Excessive heat warning issued, ‘cooling stations’ opened

The National Weather Service has issued an excessive heat warning that will remain in effect till 10 p.m. on Sunday. The warning encompasses the entire state and is part of a larger heatwave sweeping across much of the central and eastern U.S.


Widespread excessive heat warnings and heat advisories already cover the Eastern two-thirds of the country. A number of record highs and overnight warm minimum temperatures are likely. Heat indices will surge past 100 degrees and approach the 110s.


In Delaware, skies are expected to be clear tonight with a low around 78 degrees but shoot back up Saturday morning to a high of 97 degrees, according to the National Weather station in Mt. Holly, New Jersey. Saturday night temperatures are forecast to dip to a low of 79 and again rise up to a high of 98 degrees on Sunday. Though Sunday is expected to be sunny and hot, there’s a 30 percent chance of showers and thunderstorms after 2 p.m. Next week, temperatures are expected to return to mid-80s during the day.


Cooling stations
Opening public “cooling stations” in public buildings, each county is ensuring that residents have a place to get out of oppressive daytime heat.
Kent County:
• Kent County Library on 497 S Red Haven Lane in Dover
• Smyrna Library on 107 South Main Street in Smyrna
• Harrington Public Library on 110 E. Center Street in Harrington
Sussex County:
• County Administration Building on 2 The Circle in Georgetown
• Greenwood Library on 100 Mill Street in Greenwood
• Milton Library on 121 Union Street in Milton
• South Coastal Library on 43 Kent Ave. in Bethany Beach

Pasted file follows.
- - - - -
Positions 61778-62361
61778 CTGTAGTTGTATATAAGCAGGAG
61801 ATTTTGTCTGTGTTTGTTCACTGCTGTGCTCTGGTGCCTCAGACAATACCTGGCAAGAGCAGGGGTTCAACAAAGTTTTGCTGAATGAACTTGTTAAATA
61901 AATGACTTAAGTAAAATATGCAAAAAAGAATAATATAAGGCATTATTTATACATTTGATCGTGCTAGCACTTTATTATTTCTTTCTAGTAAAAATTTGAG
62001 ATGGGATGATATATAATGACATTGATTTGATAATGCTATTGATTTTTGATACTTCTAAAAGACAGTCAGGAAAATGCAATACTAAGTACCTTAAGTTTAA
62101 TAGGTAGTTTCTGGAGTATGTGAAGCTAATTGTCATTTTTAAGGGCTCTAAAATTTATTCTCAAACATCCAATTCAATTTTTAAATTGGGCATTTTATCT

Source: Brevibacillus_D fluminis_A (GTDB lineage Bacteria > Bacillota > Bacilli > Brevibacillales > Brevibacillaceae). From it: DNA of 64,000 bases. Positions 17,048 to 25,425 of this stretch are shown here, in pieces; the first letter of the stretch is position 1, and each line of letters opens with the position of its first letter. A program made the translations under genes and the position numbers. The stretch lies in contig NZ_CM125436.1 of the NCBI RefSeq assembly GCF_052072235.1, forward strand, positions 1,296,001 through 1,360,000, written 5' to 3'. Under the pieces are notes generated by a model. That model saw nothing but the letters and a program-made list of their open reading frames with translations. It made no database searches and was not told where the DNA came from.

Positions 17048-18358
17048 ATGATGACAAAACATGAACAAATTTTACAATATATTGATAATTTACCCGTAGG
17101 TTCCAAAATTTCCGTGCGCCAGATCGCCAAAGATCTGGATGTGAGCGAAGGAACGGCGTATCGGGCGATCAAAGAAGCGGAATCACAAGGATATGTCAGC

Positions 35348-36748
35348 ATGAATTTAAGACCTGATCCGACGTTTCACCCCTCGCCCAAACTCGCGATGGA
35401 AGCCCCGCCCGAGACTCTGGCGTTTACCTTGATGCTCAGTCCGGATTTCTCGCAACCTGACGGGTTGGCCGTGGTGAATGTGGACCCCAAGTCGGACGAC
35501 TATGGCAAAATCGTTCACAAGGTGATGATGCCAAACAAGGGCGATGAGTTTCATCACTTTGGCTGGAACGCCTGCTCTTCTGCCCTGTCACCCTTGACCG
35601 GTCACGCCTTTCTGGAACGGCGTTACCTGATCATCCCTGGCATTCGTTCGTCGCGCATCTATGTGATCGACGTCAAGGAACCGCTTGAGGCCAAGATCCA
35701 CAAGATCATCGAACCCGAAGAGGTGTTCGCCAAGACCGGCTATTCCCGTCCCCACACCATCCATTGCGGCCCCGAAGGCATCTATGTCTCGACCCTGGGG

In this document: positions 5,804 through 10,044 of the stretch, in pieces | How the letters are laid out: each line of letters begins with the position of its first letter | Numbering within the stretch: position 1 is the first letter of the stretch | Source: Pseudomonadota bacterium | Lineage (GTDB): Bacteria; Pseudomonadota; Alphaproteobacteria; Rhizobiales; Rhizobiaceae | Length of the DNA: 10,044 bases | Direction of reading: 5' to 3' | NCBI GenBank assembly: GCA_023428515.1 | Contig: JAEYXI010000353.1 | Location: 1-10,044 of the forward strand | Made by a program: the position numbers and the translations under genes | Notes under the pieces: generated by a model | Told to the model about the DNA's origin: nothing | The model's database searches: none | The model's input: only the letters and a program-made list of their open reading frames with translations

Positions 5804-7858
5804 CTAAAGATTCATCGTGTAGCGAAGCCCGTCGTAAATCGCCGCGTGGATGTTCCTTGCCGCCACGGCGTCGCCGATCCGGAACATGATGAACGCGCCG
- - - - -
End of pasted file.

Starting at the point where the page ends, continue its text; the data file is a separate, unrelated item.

New Castle County:
• Appoquinimink Library on 651 N. Broad Street in Middletown
• Bear Library on 101 Governor’s Pl. in Bear
• Brandywine Hundred Library on 1300 Foulk Rd. in Wilmington
• Claymont Library on 400 Lenape Way in Claymont
• Elsmere Library on 30 Spruce Ave. in Wilmington
• Hockessin Library on 1023 Valley Rd. in Hockessin
• Kirkwood Library on 6000 Kirkwood Hwy. in Wilmington
• Newark Free Library on 750 Library Ave. in Newark
• Route 9 Library on 3022 New Castle Ave. in New Castle
• Woodlawn Library on 2020 W. Ninth Street in Wilmington
• Corbit-Calloway Library on 2nd & High Streets in Odessa
• Delaware City Library on 250 5th Street in Delaware City
• New Castle Library on 424 Delaware Street in New Castle
• Wilmington Public Library on 10 E 10th Street in Wilmington
• North Wilmington Branch on 3400 N. Market Street in Wilmington
When visiting a relief station, please bring any medications and/or specialty items that you need.
Residents and visitors are urged to limit exposure outside, particularly during the hottest part of the day – roughly from 1 p.m. until 6 p.m. Those who must be outside should take frequent breaks, and drink plenty of water.


Hot weather safety tips:
• Wear lightweight and light-colored clothing. Lighter clothing deflects sunlight, and will not absorb heat like dark materials do;
• Stay in properly ventilated areas;